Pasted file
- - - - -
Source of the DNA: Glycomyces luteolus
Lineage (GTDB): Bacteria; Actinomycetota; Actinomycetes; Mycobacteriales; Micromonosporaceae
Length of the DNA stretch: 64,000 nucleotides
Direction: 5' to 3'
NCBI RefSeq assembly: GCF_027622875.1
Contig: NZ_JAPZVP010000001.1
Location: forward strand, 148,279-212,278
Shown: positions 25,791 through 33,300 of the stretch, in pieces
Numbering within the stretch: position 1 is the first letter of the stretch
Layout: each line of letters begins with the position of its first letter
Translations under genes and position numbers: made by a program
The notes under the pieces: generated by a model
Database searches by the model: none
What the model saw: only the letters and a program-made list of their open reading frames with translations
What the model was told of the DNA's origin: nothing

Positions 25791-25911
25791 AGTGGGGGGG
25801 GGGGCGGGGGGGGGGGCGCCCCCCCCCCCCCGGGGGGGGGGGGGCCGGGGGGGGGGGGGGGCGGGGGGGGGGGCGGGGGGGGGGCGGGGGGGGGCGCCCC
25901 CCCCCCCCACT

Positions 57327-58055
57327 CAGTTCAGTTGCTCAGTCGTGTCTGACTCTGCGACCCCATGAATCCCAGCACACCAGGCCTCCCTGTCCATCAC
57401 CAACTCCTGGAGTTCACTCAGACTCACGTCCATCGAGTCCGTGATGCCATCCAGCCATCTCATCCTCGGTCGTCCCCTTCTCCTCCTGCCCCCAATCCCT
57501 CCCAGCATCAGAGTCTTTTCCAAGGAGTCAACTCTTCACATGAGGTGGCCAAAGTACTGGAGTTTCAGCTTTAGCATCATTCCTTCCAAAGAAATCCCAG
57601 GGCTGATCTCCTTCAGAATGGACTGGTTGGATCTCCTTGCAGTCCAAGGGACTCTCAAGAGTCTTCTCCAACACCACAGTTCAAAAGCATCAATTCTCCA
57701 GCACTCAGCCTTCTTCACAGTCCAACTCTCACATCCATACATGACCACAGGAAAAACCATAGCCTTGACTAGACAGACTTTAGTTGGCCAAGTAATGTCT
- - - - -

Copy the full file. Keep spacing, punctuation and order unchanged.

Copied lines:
Source of the DNA: Glycomyces luteolus
Lineage (GTDB): Bacteria; Actinomycetota; Actinomycetes; Mycobacteriales; Micromonosporaceae
Length of the DNA stretch: 64,000 nucleotides
Direction: 5' to 3'
NCBI RefSeq assembly: GCF_027622875.1
Contig: NZ_JAPZVP010000001.1
Location: forward strand, 148,279-212,278
Shown: positions 25,791 through 33,300 of the stretch, in pieces
Numbering within the stretch: position 1 is the first letter of the stretch
Layout: each line of letters begins with the position of its first letter
Translations under genes and position numbers: made by a program
The notes under the pieces: generated by a model
Database searches by the model: none
What the model saw: only the letters and a program-made list of their open reading frames with translations
What the model was told of the DNA's origin: nothing

Positions 25791-25911
25791 AGTGGGGGGG
25801 GGGGCGGGGGGGGGGGCGCCCCCCCCCCCCCGGGGGGGGGGGGGCCGGGGGGGGGGGGGGGCGGGGGGGGGGGCGGGGGGGGGGCGGGGGGGGGCGCCCC
25901 CCCCCCCCACT

Positions 57327-58055
57327 CAGTTCAGTTGCTCAGTCGTGTCTGACTCTGCGACCCCATGAATCCCAGCACACCAGGCCTCCCTGTCCATCAC
57401 CAACTCCTGGAGTTCACTCAGACTCACGTCCATCGAGTCCGTGATGCCATCCAGCCATCTCATCCTCGGTCGTCCCCTTCTCCTCCTGCCCCCAATCCCT
57501 CCCAGCATCAGAGTCTTTTCCAAGGAGTCAACTCTTCACATGAGGTGGCCAAAGTACTGGAGTTTCAGCTTTAGCATCATTCCTTCCAAAGAAATCCCAG
57601 GGCTGATCTCCTTCAGAATGGACTGGTTGGATCTCCTTGCAGTCCAAGGGACTCTCAAGAGTCTTCTCCAACACCACAGTTCAAAAGCATCAATTCTCCA
57701 GCACTCAGCCTTCTTCACAGTCCAACTCTCACATCCATACATGACCACAGGAAAAACCATAGCCTTGACTAGACAGACTTTAGTTGGCCAAGTAATGTCT